8. Policy Development for Environmental Licensing and Biodiversity Offsets in Latin America

    PubMed Central

    Villarroya, Ana; Barros, Ana Cristina; Kiesecker, Joseph

    2014-01-01

    Attempts to meet biodiversity goals through application of the mitigation hierarchy have gained wide traction globally with increased development of public policy, lending standards, and corporate practices. With interest in biodiversity offsets increasing in Latin America, we seek to strengthen the basis for policy development through a review of major environmental licensing policy frameworks in Argentina, Brazil, Chile, Colombia, Mexico, Peru and Venezuela. Here we focused our review on an examination of national level policies to evaluate to which degree current provisions promote positive environmental outcomes. All the surveyed countries have national-level Environmental Impact Assessment laws or regulations that cover the habitats present in their territories. Although most countries enable the use of offsets only Brazil, Colombia, Mexico and Peru explicitly require their implementation. Our review has shown that while advancing quite detailed offset policies, most countries do not seem to have strong requirements regarding impact avoidance. Despite this deficiency most countries have a strong foundation from which to develop policy for biodiversity offsets, but several issues require further guidance, including how best to: (1) ensure conformance with the mitigation hierarchy; (2) identify the most environmentally preferable offsets within a landscape context; (3) determine appropriate mitigation replacement ratios; and (4) ensure appropriate time and effort is given to monitor offset performance. PMID:25191758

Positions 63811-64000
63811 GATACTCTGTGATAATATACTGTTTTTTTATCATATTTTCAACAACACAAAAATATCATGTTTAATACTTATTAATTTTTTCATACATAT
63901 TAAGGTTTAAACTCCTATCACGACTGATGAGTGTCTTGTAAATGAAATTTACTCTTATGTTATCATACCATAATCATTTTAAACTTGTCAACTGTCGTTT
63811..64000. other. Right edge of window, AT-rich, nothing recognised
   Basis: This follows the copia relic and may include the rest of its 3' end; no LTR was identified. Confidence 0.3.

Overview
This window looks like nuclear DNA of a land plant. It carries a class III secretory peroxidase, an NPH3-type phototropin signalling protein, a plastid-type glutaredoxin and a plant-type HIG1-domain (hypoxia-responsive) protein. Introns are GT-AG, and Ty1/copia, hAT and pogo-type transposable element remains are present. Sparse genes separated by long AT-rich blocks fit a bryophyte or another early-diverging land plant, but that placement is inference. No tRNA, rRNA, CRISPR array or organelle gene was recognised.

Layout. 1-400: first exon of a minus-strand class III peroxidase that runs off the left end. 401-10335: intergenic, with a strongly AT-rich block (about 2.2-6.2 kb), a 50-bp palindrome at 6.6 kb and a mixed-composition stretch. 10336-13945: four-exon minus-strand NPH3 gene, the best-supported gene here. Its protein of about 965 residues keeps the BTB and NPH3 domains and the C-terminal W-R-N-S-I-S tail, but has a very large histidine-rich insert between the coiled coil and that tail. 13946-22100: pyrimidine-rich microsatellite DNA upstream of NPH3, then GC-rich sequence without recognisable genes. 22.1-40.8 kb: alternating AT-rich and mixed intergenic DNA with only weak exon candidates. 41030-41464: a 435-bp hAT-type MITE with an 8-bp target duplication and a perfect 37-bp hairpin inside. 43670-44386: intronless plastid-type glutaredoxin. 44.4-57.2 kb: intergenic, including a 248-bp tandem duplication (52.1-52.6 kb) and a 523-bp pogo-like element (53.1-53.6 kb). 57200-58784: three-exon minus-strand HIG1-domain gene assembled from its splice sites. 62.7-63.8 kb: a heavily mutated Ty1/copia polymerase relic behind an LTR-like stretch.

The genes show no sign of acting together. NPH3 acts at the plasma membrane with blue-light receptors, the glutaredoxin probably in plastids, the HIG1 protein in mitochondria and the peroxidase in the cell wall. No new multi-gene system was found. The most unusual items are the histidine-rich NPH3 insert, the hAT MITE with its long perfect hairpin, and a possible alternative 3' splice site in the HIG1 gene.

9. Policy development for environmental licensing and biodiversity offsets in Latin America.

    PubMed

    Villarroya, Ana; Barros, Ana Cristina; Kiesecker, Joseph

    2014-01-01